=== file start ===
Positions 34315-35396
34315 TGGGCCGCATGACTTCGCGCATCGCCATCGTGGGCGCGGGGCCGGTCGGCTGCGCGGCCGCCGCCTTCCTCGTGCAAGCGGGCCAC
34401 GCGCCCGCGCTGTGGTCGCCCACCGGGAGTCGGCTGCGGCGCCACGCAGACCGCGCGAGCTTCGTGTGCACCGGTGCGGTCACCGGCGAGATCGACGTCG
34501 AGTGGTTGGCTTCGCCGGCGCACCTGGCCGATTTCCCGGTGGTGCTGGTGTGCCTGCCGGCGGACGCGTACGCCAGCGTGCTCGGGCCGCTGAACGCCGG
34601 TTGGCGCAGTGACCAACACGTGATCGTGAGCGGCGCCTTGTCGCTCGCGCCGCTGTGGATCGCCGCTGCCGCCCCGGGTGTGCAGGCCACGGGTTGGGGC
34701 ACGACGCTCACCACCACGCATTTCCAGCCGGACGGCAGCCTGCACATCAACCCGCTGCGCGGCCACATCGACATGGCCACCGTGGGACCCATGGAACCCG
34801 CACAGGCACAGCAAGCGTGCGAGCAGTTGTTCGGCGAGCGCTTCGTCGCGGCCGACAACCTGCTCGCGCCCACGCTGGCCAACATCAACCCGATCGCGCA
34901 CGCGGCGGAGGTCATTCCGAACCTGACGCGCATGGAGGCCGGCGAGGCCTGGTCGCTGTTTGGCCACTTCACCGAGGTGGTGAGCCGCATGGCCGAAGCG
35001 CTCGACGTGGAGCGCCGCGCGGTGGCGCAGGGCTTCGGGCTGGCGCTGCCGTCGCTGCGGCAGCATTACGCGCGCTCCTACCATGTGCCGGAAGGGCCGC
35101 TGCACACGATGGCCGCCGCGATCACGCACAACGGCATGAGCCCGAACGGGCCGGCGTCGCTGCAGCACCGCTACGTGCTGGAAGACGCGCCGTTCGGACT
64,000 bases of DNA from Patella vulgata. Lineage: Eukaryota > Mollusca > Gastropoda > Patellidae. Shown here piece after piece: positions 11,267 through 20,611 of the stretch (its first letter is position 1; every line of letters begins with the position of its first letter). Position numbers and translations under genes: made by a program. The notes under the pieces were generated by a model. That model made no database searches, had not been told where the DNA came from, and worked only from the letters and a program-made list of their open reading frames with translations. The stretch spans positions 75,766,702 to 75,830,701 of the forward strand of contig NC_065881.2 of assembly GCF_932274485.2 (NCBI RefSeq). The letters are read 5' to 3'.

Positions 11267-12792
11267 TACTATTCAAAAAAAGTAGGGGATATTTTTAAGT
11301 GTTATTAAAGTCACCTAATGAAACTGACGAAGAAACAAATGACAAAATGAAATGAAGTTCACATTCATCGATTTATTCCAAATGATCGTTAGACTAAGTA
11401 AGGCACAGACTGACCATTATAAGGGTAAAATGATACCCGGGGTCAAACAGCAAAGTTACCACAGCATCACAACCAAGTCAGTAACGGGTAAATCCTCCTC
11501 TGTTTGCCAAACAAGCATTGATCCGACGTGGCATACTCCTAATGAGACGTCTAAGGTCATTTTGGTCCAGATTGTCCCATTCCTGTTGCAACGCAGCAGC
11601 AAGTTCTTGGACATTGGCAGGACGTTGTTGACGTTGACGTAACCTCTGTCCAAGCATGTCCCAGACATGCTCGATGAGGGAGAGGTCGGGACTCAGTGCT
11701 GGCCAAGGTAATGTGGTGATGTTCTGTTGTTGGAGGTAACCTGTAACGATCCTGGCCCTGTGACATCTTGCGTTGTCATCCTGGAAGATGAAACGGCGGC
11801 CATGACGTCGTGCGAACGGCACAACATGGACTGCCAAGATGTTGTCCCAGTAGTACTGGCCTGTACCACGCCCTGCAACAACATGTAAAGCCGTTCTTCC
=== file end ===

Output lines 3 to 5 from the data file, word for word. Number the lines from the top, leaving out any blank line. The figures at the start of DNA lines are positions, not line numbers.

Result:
34401 GCGCCCGCGCTGTGGTCGCCCACCGGGAGTCGGCTGCGGCGCCACGCAGACCGCGCGAGCTTCGTGTGCACCGGTGCGGTCACCGGCGAGATCGACGTCG
34501 AGTGGTTGGCTTCGCCGGCGCACCTGGCCGATTTCCCGGTGGTGCTGGTGTGCCTGCCGGCGGACGCGTACGCCAGCGTGCTCGGGCCGCTGAACGCCGG
34601 TTGGCGCAGTGACCAACACGTGATCGTGAGCGGCGCCTTGTCGCTCGCGCCGCTGTGGATCGCCGCTGCCGCCCCGGGTGTGCAGGCCACGGGTTGGGGC